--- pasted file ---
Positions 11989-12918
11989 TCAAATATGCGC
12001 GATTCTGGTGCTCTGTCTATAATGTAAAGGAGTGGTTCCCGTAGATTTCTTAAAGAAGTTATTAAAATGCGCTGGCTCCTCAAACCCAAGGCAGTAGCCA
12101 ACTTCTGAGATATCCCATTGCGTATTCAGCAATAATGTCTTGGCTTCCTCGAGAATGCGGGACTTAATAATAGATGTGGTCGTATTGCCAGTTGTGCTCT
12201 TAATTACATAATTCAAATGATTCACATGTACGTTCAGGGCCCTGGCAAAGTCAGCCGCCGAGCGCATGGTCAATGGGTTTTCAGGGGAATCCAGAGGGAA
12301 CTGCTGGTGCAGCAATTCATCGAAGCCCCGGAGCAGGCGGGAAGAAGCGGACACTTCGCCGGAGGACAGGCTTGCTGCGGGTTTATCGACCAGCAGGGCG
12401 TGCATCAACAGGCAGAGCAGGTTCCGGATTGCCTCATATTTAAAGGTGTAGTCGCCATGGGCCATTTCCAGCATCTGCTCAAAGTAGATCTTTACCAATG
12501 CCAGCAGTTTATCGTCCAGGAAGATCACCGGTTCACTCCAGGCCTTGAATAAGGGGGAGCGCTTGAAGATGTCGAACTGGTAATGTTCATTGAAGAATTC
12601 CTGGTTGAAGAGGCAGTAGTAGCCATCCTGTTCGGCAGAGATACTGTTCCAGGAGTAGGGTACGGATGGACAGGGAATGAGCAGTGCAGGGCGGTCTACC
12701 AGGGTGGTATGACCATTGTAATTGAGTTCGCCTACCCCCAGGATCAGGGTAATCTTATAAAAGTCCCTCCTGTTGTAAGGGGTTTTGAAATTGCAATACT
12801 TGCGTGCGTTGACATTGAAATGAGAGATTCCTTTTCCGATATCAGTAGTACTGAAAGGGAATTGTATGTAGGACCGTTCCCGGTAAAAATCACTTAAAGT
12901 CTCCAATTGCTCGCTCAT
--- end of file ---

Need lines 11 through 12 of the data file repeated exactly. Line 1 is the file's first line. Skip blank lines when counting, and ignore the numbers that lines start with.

12801 TGCGTGCGTTGACATTGAAATGAGAGATTCCTTTTCCGATATCAGTAGTACTGAAAGGGAATTGTATGTAGGACCGTTCCCGGTAAAAATCACTTAAAGT
12901 CTCCAATTGCTCGCTCAT